First objective at the airport: get some money. We'd called our banks to warn we'd be in Mexico City so trusted we could withdraw from the ATMs. If we found some ATMs. Took longer than you'd think. But we succeeded, and bunny_hugger went up to one with our credit union card, the one for household expenses and tapped on the right buttons and ... uhm ... we don't know why but nothing happened. I can't learn from experience, so I gave it another try, with my bank's card and that got us some money. We didn't try the credit union again, and just took out cash or paid for stuff by credit cards. You know I'm old enough that on my first overseas trip I used travellers cheques? Ask about them. (Oh, like non-old people are on Livejournal/Dreamwidth.)
Next objective: get a taxi back to the hotel. bunny_hugger had learned the only non-alarming way to get a taxi in Mexico City is to stop at one of the Authorized Taxi booths where you would negotiate the trip and pay for a fare at a dispatcher's office, and get a voucher which an affiliated taxi would accept, and in this way avoid being overcharged or taken on a tour through Queens or be nagged into taking side trips that run up the fare. Finding the Authorized Taxi stand took us on a hike through the airport, and the sidewalk outside the airport, until we finally succeeded and we could plunge through the city.
We'd heard how bad the rush hour could be and even with the advantage of getting through customs quickly worried we might still miss the conference reception. But apart from tangles getting out of the airport that seemed standard for, well, Newark, it wasn't bad. We got to more major streets and then to highways and drove through a sprawling city that felt, to me, very familiar. The sort of density of North Jersey, approaching the helix. Or of driving through the Bronx. The kind of colors and architecture, including many buildings with open or partly open walls, that I knew from Singapore. It was that strange feeling of being in a place that was completely new, but had enough familiar touches to not feel alien. I might giggle a little at finding a Best Buy. But to see a Sears? Only looking open and healthy-ish? We would later on find a Radio Shack too.
And then finally we got to the Hotel Royal Pedregal, as we'd written down on several sheets of paper and our iPods and, for that matter, the voucher from our Authorized Taxi. It's a great-looking place, the sort of four-star hotel where you have to pay extra for tolerable Internet, we would learn. And the main lobby had these great large open spaces and long escalators that seemed like there just had to be a major furry convention scheduled for the place. We had the time to get to our room and sprawl out a bit before going to the reception.
Before we would we'd have to check in, which for bunny_hugger was no big deal. For me, somehow ... it was. I think my status as a person not with any school and really just attending the reception, properly, baffled the people they had working the desk. They had to call other people in, causing bunny_hugger to almost die from an embarrassment I didn't understand. But all such confusing problems of people frowning at laptops at the start of conventions end, and I got a badge almost like those of the real attendees, and we went in.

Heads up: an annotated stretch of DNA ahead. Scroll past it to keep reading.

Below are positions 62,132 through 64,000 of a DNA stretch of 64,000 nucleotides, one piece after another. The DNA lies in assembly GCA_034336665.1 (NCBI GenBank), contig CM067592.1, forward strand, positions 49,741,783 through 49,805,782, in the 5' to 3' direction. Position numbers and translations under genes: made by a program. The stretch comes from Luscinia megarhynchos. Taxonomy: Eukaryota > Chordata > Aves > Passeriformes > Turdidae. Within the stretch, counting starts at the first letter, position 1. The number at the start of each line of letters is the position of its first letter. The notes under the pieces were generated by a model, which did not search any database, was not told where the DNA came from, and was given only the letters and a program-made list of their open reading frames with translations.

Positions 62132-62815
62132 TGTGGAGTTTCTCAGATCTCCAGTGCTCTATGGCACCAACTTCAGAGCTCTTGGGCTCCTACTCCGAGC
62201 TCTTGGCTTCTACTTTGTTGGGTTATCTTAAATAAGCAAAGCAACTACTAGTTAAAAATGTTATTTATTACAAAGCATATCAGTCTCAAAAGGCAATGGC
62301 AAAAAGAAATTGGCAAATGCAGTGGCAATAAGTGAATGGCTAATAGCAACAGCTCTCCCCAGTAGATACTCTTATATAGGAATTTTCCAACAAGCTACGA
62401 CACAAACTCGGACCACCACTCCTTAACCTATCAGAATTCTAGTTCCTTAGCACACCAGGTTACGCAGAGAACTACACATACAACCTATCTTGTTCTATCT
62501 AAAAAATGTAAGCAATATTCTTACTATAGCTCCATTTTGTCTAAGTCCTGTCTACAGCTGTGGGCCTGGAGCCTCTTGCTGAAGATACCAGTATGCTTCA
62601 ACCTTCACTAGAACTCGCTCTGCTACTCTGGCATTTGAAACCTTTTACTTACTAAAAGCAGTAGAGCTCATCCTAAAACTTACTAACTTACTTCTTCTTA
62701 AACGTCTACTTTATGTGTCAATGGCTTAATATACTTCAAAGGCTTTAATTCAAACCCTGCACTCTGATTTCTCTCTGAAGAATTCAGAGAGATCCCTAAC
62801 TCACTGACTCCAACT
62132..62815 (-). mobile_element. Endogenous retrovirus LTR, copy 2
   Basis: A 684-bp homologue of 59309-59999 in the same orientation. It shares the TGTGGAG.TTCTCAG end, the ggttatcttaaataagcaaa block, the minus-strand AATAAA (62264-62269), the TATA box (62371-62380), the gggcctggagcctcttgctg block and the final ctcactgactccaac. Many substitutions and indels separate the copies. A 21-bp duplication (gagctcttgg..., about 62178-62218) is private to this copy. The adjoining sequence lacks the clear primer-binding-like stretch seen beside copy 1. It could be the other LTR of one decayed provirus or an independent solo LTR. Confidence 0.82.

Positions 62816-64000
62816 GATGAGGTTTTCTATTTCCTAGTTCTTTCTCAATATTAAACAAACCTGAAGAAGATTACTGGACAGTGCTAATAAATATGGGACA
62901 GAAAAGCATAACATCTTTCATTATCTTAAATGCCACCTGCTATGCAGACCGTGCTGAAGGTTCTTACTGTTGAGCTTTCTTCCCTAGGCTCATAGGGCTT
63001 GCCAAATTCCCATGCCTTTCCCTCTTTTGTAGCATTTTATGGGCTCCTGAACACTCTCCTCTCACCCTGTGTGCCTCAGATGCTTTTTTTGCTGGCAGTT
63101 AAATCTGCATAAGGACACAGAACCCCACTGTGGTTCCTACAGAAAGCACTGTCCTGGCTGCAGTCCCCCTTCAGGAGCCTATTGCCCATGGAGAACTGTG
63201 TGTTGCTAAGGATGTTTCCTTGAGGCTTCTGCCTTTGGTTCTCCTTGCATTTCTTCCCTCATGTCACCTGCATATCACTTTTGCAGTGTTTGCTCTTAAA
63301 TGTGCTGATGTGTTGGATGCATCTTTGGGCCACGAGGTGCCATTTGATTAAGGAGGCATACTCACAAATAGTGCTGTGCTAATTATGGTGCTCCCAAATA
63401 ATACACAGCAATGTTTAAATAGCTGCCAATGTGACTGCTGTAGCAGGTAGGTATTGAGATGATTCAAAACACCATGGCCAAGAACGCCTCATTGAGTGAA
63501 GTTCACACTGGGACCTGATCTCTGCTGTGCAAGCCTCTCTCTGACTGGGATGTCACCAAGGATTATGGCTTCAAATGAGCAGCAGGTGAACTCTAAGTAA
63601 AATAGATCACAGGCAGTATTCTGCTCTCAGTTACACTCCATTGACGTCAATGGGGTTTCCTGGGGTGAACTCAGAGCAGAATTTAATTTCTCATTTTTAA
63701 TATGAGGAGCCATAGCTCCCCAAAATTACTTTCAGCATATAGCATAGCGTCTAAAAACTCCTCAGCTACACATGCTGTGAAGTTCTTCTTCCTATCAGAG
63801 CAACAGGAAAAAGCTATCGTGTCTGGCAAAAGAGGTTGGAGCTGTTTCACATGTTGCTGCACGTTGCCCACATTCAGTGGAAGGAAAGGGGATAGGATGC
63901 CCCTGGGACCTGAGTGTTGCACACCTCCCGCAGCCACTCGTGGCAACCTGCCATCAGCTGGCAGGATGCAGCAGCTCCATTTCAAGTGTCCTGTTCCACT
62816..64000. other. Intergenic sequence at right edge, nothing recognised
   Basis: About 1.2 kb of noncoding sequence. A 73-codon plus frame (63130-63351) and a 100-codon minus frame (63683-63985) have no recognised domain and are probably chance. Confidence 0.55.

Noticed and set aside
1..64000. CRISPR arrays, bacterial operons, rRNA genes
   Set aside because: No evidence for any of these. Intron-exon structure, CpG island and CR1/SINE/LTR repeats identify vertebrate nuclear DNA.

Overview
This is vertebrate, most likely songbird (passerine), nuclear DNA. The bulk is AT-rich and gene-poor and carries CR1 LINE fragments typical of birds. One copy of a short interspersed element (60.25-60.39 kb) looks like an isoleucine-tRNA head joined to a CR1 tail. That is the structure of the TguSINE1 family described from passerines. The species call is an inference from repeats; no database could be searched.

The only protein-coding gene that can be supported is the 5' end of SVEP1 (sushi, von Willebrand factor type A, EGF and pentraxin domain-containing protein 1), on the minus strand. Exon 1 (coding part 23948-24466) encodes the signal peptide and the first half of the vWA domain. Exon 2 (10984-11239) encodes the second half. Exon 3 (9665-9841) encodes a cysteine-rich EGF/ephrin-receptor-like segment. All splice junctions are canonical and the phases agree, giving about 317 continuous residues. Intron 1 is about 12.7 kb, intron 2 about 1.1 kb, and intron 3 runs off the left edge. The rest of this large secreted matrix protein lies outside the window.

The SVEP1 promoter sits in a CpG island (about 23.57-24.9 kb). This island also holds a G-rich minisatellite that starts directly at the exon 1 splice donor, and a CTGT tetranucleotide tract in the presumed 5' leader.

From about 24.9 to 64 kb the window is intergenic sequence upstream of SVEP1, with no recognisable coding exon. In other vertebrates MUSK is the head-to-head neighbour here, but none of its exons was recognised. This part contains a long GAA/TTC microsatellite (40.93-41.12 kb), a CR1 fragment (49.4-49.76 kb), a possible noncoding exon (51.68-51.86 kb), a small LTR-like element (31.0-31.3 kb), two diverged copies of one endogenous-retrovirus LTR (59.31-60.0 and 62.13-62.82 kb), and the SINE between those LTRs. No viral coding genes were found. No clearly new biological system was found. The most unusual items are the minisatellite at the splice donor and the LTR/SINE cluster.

They had a band that was always just finished playing. And appetizers, lots of appetizers, carried around by staff on trays just like you see at cocktail parties for rich people in the movies. All vegan food too, as the conference takes its animal-care attitude seriously. We'd circulate some, looking for people that bunny_hugger would recognize and me trying to not act like I was too much out of place. I forget whether this reception or another also had a TV set up showing music videos of the 80s when the band wasn't playing, but that was a thing that at least some of them had.
Well, we'd had a successful day. We had got the house secured, flown to Mexico City, reached the hotel without incident, ate, and got to at least see some of the conference attendees. We could go back to our room, get ready for bed, and get angry at the hotel Internet. Just a week to go before we'd be home.
Trivia: Before the Panama ``revolution'' the Columbian government received a $25,000 annual payment from the Panama Railroad for its transport rights across the isthmus. Source: The Path Between The Seas: The Creation of the Panama Canal, 1870 - 1914, David McCullough.
Currently Reading: Superman: The Golden Age Dailies, 1942 - 1944, Jerry Siegel, Whitney Ellsworth, Joe Shuster, Wayne Boring, et al. (Book) Editor Dean Mullaney. Oh. Oh, dear, no, don't go ... Superman going undercover in a Japanese internment camp to find the saboteurs and yes there's a mention at the end of how none of the Americans held by America in concentration camps actually did anything disloyal but then it also has Superman say how easily he can disguise himself as a Japanese man and, Jerry, I'm going to have to tell you right there no. Stop. Sit down and let's try again from the start.
PS: And My Pi Day Stuff, bringing back some relevant old material for another look.
PPS: Hey, how about some of the local pinball league?
Hard at work. Figuring out the initial seedings and bracket pairs for the Lansing Pinball League finals, May 2017.
Um ... don't ever give up? (To understand why this is a correctly-formed pinball joke that is quite funny please consider that 10 million points is a great game that ordinarily wins this table.)
bunny_hugger having one of her moments of glory as a junk champion: her initials on the collar of Spike the Junkyard dog. (Many pinball games from the 90s on let you enter your initials not just for a high score but for specific accomplishments, and she managed it just before this game.)